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Science Friction

A shortage of high-school science teachers and a lack of elementary and middle-school specialists contributed to the low state test scores released last week, experts say.

A shortage of high-school science teachers and a lack of elementary and middle-school specialists contributed to the low state test scores released last week, experts say.   "It's an institutional problem," said Keith Sheppard, a science education professor at Columbia University Teachers College. "From kindergarten to high school, the system doesn't work here. It's not serving the kids."  In elementary and middle school, teachers can apply for science positions regardless of their experience. They can also be assigned to fill open science slots.

Science teachers also tackle the subject with minimal resources; most elementary school science teachers don't have their own classrooms, teachers said, and often pay for their own materials and go to teaching workshops over the summer.  The Department of Education launched five incentive programs in recent years to attract qualified science teachers, and hired 488 new ones from August to October. 

This article appeared in the November 18, 2006 edition of the New York Post.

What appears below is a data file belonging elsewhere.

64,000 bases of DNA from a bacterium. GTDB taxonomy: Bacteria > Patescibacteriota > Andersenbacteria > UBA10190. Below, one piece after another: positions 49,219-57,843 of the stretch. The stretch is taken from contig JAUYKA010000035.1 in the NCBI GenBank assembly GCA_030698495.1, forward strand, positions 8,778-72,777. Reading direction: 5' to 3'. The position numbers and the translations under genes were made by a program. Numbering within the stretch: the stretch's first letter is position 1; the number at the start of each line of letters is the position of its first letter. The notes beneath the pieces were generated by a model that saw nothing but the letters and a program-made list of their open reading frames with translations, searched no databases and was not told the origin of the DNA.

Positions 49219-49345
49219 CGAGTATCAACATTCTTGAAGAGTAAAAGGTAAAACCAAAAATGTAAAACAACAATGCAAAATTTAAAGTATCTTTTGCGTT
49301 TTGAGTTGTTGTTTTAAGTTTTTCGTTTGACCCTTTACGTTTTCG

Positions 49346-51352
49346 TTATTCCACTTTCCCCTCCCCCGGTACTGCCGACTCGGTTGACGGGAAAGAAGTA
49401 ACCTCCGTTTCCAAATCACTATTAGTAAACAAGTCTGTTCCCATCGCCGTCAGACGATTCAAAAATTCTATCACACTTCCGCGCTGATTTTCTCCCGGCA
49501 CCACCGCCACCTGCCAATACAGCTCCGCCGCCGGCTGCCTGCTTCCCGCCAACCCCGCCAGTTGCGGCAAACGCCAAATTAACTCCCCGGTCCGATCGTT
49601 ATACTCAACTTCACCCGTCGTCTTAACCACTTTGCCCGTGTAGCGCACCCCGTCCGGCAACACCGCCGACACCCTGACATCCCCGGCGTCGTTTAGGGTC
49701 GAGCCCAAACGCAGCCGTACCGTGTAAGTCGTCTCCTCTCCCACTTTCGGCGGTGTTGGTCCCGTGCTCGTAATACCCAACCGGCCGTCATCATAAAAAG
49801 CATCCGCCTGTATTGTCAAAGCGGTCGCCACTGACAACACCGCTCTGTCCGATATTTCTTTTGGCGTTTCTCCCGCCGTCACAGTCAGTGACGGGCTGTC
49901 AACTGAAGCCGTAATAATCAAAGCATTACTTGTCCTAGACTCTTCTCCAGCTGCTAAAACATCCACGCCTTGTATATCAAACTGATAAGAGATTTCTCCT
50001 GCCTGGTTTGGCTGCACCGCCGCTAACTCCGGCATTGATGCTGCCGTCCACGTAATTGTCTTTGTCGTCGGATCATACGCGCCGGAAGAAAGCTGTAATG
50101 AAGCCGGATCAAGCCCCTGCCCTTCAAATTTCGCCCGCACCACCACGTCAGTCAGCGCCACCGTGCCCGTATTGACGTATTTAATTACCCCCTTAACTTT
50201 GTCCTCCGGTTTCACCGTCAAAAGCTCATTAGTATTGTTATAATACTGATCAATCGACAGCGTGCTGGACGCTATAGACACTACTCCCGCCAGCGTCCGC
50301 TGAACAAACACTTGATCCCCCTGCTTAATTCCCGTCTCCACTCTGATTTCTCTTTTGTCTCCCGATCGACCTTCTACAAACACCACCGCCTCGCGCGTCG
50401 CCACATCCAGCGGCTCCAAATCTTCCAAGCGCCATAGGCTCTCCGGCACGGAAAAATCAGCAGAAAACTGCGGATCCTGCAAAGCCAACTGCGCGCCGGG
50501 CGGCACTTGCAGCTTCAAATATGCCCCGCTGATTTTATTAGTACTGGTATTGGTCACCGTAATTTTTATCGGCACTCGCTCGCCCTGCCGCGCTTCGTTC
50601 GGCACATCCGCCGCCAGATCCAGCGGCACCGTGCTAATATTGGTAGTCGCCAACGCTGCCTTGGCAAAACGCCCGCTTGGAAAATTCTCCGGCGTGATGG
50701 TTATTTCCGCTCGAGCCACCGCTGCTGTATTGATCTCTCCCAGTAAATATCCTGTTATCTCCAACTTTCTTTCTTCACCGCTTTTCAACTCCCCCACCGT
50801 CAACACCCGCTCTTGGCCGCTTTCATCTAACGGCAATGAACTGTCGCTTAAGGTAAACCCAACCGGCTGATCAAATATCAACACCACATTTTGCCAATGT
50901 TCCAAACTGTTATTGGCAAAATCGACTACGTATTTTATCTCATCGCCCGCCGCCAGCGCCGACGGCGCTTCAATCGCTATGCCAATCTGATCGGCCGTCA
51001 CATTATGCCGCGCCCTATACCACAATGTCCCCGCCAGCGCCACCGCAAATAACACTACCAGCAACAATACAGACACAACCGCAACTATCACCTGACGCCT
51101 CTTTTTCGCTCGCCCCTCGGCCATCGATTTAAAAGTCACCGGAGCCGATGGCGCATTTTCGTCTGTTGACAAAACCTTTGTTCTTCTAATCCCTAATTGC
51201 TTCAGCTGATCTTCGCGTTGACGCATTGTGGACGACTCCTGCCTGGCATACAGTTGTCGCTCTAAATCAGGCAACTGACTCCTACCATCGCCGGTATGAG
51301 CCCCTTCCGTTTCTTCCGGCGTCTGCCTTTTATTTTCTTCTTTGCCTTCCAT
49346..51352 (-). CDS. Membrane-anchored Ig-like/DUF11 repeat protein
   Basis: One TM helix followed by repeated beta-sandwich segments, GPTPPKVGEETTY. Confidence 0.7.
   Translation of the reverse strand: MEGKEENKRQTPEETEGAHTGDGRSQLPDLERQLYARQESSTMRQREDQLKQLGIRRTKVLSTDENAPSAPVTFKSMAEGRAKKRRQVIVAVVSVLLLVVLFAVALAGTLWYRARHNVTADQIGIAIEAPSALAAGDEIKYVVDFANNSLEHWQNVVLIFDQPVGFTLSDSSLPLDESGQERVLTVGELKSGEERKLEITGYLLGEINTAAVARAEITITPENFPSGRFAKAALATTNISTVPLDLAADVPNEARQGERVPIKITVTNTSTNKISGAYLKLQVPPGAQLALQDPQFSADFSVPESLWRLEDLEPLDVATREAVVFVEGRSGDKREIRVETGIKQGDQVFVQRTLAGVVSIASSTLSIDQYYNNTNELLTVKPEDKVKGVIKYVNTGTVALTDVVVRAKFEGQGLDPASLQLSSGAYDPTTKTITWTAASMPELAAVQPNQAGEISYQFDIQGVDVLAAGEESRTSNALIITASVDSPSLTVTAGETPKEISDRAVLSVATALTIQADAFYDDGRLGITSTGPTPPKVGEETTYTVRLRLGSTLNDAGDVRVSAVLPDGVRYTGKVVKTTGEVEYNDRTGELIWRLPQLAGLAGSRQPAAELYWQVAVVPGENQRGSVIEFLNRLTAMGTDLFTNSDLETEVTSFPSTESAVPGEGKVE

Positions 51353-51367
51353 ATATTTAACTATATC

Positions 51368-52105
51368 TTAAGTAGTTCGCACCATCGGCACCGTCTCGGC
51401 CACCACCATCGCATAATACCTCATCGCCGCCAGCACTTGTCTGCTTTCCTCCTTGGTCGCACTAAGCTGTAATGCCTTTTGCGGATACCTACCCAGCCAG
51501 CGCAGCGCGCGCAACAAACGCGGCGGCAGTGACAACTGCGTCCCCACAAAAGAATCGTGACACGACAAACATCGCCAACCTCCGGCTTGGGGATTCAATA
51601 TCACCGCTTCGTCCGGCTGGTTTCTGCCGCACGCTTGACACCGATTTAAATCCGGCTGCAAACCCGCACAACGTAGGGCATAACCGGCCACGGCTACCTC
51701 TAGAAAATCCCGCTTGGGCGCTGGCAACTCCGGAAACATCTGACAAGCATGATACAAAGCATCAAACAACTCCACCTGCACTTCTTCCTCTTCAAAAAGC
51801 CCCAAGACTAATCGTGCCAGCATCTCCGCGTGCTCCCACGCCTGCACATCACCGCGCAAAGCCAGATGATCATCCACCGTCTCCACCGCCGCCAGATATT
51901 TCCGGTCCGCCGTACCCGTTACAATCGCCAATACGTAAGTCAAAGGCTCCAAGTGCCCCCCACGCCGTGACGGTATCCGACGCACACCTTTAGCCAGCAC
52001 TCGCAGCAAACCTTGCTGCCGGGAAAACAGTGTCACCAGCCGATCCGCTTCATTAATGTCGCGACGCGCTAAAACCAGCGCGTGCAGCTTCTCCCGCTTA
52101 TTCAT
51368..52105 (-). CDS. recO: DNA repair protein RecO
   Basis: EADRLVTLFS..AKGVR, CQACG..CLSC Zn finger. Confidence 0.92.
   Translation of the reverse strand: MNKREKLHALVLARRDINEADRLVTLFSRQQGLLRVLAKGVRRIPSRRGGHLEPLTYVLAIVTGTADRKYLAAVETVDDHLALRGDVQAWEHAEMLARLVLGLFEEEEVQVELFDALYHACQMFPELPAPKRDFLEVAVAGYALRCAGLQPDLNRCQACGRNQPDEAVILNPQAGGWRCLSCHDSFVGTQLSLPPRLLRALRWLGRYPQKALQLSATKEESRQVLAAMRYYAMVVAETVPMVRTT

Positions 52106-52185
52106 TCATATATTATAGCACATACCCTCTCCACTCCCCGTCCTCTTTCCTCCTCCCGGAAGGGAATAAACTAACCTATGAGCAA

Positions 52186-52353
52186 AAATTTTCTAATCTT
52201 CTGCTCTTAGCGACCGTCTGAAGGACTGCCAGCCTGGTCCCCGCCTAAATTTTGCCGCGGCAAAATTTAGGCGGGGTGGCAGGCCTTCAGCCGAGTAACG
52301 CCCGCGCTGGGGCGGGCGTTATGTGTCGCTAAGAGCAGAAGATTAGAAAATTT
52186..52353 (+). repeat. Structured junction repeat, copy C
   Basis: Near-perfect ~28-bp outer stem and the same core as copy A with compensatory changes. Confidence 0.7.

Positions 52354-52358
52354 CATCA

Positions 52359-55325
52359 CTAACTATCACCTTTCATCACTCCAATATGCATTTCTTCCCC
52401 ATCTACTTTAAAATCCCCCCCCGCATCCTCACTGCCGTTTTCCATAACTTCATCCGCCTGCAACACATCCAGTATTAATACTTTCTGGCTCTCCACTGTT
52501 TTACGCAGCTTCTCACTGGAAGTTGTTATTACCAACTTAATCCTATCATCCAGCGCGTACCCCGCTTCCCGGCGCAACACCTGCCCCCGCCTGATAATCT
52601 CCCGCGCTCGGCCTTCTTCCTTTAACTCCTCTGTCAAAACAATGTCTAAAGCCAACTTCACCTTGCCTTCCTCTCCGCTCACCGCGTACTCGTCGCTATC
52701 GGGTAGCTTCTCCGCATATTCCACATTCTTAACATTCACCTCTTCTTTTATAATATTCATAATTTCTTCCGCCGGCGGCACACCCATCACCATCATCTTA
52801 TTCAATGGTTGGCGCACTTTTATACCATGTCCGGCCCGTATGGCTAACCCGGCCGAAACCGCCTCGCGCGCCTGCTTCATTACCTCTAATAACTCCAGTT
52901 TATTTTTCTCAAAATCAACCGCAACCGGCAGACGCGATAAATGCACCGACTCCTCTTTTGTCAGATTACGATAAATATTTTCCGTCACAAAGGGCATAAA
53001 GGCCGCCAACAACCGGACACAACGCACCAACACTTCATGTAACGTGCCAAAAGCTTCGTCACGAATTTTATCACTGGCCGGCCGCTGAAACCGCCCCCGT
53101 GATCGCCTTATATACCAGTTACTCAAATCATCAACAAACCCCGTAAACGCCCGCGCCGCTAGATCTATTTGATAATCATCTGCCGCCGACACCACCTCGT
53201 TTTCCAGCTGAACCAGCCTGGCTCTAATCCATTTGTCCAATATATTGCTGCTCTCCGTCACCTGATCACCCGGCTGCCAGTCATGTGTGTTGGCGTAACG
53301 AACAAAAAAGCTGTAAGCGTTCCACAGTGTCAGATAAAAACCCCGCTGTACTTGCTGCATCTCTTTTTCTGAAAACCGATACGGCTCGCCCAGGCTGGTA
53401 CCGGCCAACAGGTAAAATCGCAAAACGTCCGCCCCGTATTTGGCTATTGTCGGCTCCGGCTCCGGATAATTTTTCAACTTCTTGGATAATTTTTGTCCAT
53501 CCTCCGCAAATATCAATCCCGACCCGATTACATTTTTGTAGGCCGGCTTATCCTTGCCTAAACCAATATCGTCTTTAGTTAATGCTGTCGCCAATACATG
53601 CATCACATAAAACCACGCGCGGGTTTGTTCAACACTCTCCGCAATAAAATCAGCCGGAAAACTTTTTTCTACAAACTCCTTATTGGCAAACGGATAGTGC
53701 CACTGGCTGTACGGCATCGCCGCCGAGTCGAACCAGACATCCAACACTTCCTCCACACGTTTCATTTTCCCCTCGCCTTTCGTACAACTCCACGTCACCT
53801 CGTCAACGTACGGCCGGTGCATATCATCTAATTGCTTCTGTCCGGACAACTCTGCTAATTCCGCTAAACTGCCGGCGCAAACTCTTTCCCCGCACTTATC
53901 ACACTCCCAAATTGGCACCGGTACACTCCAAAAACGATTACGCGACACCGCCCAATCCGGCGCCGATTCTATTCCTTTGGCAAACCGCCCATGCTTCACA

http://www.nypost.com/seven/11192006/news/regionalnews/science_friction_regionalnews_angela_montefinise.htm

Published Monday, Nov. 20, 2006

Science Friction

A shortage of high-school science teachers and a lack of elementary and middle-school specialists contributed to the low state test scores released last week, experts say.   "It's an institutional problem," said Keith Sheppard, a science education professor at Columbia University Teachers College. "From kindergarten to high school, the system doesn't work here. It's not serving the kids."  In elementary and middle school, teachers can apply for science positions regardless of their experience. They can also be assigned to fill open science slots.

Science teachers also tackle the subject with minimal resources; most elementary school science teachers don't have their own classrooms, teachers said, and often pay for their own materials and go to teaching workshops over the summer.  The Department of Education launched five incentive programs in recent years to attract qualified science teachers, and hired 488 new ones from August to October. 

This article appeared in the November 18, 2006 edition of the New York Post.

http://www.nypost.com/seven/11192006/news/regionalnews/science_friction_regionalnews_angela_montefinise.htm

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